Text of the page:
Larry Miller, Chair D-Memphis
John Hood, Vice-Chair D-Murfreesboro
Nathan Vaughn, Secretary D-Kingsport
Joe Armstrong, D-Knoxville, Stratton Bone, D-Lebanon, Rob Briley, D-Nashville, Tommie F. Brown, D-Chattanooga, Frank Buck, D-Dowelltown, Glen Casada, R-Franklin, Charles Curtiss, D-Sparta
Lois Deberry, D-Memphis, John J. DeBerry, Jr., D-Memphis, Craig Fitzhugh, D-Ripley, Ulysses Jones, Jr., D-Memphis, Mike Kernell, D-Memphis, Mark Maddox, D-Dresden, Steve McDaniel, R-Parkers Crossroad
Michael McDonald, D-Portland, Jason Mumpower, R-Bristol, Jimmy Naifeh, D-Covington, Gary Odom, D-Nashville, Doug Overbey, R-Maryville, Phillip Pinion, D-Union City, Randy Rinks, D-Savannah, Les Winningham, D-Huntsville

There are 25 members of the committee, 21 Democrats and 4 Republicans. That, unfortunately, might be a fair estimate of the odds of getting HB1652 brought to a vote on the floor. The Democrats control the Tennessee House of Representatives with a 53-46 majority. But, with control and the election of the speaker, they are able to effect such oddities as the stacking of the Calendar and Rules Committee with a 21-4 Democrat majority.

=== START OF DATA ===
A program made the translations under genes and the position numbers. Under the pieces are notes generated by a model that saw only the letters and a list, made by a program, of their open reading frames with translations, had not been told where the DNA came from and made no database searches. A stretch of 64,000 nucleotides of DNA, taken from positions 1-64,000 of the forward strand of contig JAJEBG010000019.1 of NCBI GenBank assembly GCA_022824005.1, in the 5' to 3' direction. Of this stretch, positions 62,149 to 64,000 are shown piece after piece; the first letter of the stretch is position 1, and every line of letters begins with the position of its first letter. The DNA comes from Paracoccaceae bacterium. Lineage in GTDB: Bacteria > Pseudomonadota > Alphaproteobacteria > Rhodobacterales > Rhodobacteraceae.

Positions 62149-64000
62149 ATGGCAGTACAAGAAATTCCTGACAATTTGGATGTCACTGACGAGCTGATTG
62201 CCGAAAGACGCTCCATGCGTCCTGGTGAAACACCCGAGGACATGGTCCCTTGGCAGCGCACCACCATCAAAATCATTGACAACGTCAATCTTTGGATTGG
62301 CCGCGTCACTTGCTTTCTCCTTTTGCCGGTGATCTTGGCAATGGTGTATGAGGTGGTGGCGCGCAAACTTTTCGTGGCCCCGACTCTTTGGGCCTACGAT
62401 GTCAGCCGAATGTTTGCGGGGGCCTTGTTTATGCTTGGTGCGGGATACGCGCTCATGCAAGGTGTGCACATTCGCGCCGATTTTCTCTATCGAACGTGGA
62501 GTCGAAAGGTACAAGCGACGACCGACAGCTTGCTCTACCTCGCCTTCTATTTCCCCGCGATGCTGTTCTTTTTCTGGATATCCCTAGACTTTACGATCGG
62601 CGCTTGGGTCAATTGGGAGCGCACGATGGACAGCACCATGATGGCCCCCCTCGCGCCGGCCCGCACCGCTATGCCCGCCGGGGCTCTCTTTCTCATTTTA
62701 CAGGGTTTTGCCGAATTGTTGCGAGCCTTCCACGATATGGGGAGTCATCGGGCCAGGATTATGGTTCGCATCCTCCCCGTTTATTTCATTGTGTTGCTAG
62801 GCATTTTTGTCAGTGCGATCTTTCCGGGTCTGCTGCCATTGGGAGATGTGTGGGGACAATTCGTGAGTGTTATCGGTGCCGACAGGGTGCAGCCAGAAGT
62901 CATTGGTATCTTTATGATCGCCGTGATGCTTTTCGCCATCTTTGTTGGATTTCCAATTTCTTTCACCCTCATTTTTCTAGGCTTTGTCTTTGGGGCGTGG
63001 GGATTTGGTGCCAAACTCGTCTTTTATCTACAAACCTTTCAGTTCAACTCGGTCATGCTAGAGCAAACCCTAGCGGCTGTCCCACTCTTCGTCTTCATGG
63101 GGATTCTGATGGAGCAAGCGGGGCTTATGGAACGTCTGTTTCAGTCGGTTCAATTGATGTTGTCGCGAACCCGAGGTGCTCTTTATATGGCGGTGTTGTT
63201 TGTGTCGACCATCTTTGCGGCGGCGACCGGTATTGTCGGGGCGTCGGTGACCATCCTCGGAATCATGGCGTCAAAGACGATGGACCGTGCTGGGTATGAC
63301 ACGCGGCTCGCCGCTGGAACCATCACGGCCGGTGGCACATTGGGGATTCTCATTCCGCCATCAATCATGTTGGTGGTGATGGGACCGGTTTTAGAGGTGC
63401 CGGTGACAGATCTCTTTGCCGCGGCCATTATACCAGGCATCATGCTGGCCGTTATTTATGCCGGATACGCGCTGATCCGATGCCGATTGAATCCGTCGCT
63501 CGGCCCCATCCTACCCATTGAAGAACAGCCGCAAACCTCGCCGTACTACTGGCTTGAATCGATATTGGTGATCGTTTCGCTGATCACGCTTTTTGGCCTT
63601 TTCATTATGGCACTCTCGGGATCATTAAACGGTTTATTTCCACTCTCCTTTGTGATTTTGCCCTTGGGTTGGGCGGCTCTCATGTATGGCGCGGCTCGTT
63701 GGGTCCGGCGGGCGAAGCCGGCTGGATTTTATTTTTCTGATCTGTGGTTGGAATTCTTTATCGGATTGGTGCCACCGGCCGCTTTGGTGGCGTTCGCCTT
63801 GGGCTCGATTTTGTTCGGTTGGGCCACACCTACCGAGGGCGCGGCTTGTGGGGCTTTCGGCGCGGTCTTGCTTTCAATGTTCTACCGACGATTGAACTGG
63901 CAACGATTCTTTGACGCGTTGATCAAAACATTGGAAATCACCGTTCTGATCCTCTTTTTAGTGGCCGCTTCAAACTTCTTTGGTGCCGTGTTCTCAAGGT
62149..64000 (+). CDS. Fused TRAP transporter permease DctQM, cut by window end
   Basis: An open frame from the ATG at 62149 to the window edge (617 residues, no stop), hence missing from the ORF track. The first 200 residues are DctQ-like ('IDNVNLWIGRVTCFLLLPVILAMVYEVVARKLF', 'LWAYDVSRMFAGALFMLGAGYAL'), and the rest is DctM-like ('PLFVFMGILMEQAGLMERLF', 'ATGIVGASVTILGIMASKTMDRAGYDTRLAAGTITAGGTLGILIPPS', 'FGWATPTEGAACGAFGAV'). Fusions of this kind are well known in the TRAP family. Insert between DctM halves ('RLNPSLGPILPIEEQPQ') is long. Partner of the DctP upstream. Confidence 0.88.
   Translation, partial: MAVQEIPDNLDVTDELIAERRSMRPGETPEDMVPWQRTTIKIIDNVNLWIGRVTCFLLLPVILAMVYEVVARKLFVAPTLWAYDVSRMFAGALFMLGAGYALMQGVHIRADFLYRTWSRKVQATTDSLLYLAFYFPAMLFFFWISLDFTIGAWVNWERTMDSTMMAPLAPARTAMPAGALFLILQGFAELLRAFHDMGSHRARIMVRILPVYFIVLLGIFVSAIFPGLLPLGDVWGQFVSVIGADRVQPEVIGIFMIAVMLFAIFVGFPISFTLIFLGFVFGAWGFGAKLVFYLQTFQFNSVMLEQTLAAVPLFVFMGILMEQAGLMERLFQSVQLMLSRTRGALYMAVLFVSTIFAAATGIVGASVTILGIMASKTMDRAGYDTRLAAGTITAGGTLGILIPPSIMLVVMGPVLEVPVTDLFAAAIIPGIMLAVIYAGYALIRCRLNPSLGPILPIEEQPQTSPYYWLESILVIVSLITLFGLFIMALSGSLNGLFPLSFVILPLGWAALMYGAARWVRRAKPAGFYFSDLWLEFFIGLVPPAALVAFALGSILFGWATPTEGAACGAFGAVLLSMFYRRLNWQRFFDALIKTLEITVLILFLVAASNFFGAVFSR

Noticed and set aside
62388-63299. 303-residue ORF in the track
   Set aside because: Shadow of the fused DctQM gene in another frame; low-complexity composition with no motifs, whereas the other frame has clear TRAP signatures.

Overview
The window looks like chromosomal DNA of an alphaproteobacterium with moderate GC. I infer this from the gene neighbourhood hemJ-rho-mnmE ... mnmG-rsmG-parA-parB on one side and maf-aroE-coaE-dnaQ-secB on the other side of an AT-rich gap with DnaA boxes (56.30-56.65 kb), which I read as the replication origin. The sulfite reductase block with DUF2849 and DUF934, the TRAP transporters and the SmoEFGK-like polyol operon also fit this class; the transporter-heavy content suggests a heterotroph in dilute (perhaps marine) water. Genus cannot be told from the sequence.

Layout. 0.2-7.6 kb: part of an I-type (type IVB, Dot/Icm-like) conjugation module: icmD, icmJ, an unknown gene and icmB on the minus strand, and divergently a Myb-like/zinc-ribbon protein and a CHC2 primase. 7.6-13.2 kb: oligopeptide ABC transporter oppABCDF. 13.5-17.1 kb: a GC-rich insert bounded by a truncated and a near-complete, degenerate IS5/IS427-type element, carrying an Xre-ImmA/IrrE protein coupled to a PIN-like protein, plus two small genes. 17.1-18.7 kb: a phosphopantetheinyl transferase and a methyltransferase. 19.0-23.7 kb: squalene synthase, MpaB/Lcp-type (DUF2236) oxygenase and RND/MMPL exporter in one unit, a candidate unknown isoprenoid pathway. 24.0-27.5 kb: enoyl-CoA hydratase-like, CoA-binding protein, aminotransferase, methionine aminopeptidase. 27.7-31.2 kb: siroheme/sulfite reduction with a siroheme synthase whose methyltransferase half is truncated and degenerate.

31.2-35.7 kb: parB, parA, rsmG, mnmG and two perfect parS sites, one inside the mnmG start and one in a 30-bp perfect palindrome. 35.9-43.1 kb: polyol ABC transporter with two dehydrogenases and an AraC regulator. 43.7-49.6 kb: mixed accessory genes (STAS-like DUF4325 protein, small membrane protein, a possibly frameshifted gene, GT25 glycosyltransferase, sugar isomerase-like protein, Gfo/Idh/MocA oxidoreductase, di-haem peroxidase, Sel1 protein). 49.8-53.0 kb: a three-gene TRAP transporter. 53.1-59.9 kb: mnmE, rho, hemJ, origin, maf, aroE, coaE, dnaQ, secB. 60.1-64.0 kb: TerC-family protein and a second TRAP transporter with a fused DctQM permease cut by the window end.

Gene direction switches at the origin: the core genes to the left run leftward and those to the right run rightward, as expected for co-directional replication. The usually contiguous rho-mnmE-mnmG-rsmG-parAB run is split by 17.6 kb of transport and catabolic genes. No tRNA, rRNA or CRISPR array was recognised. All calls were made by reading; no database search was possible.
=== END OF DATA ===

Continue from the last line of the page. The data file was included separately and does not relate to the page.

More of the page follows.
I would STRONGLY urge all homeschooling families to call and email the members of the House Calendar and Rules Committee and respectfully request that they release HB1652 for a vote by the full House of Representatives. You might remind them that the bill is co-sponsored by a Democrat (Rep. Dennis Ferguson) and a Republican (Rep. Mike Bell). There is a good summary of the bill and its history at Kay Brooks’ TNHomeEd site.

For the prospects of the Republicans being able to achieve a majority of the House of Representatives in November 2008, I refer you to this analysis by Steve Gill.

Remember, if this bill does NOT pass, then the Department of Education will have succeeded in invalidating the high school diplomas of thousands of homeschool and church-related school graduates.

For everyone’s convenience, here are the email addresses of all 25 members of the Calendar and Rules Committee: (yawl do know how to do cut & paste, right?),,,,,,,,,,,,,,,,,,,,,,,,

– Rob Shearer

The Department of Education has so far succeeded in declaring all homeschoolers’ high school diplomas to be invalid.